It was actually a darned good series, despite only going five games. The Yankees outhit and out slugged St. Louis but scored only 18 runs (13 earned) on 44 hits, nine of them for extra bases (including three home runs). The Cardinals put up 23 runs (22 earned) on 39 hits, only eight for extra bases (two home runs, both in game five).  A key difference was that St. Louis worked for 17 walks while New York only had eight (an OBP of .311 to .280 in favor of the Cards). Yankees pitching had an ERA of 4.50 and a WHIP of 1.273, while St. Louis’ ERA was 2.60 with a 1.156 WHIP. Johnny Beazley won two games, Lanier got one and pitched well in relief. Kurowski had big hits in two wins, including the clinching home run in game five. For New York Charlie Keller had five RBIs despite hitting only .200. Ruffing got the only win.

New York would get their revenge the next season when they knocked off St. Louis in five games (the Cards won game two). That was a temporary end of the line for the Yanks. They would miss the Series for the next three years, but by 1947 had reloaded and went on a run that saw them win six World Series (1947, 1949-52) in seven years. 

But for the Cardinals 1942 was the beginning of their greatest run. They took pennants in 1942, 43, 44, and 46 and won the World Series in each year except 1943. The young guns would remain the keys to the team throughout the period, although change would see a number of other “youngsters” join the team, including Hall of Fame announcer Joe Garagiola and Cooperstown inductee Red Schoendienst. Outside St. Louis, though, the 1942 World Series is primarily known as the one the Yankees lost.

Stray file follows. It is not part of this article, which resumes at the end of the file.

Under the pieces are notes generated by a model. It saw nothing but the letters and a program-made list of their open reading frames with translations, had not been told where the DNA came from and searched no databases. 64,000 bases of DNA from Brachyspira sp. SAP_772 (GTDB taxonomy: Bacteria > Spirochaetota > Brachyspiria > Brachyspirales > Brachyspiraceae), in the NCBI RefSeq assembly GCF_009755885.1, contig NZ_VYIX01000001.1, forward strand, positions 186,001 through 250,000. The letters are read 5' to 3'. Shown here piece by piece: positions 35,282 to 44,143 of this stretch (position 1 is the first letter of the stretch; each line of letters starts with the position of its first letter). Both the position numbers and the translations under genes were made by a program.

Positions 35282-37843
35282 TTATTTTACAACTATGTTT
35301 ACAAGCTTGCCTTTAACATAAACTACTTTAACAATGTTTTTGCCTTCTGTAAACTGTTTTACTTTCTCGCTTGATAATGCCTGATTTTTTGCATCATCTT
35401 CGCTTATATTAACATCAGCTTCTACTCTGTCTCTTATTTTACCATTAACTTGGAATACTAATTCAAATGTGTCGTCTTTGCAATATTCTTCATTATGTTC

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2 Responses to “The One They Lost”

  1. keithosaunders Says:

    I know it’s going to be a good day when I start it by reading a post about the Yankees losing!

    Shouldn’t the Cardinals’ ’43 and ’44 Series wins be devalued because of the war? Was Musial on those teams or was he in the service? I know that ’44 was the all St Louis series — years ago I read a book entitled “Even the Browns.”

    • verdun2 Says:

      In ’43 they lost to the Yanks. Musial was still around, but both Slaughter and Moore were gone to the military. In ’44 Musial was again there and Slaughter and Moore were still gone. So was Beazley, replaced by Harry Brecheen (of 1946 frame). There was also a change at 2nd and Hopp had moved from 1st to a utility role, To me it’s pretty much the same team and that may explain why it continued to win (although by ’46 the war was over).
      That suitably muddy the waters for you? 🙂
      v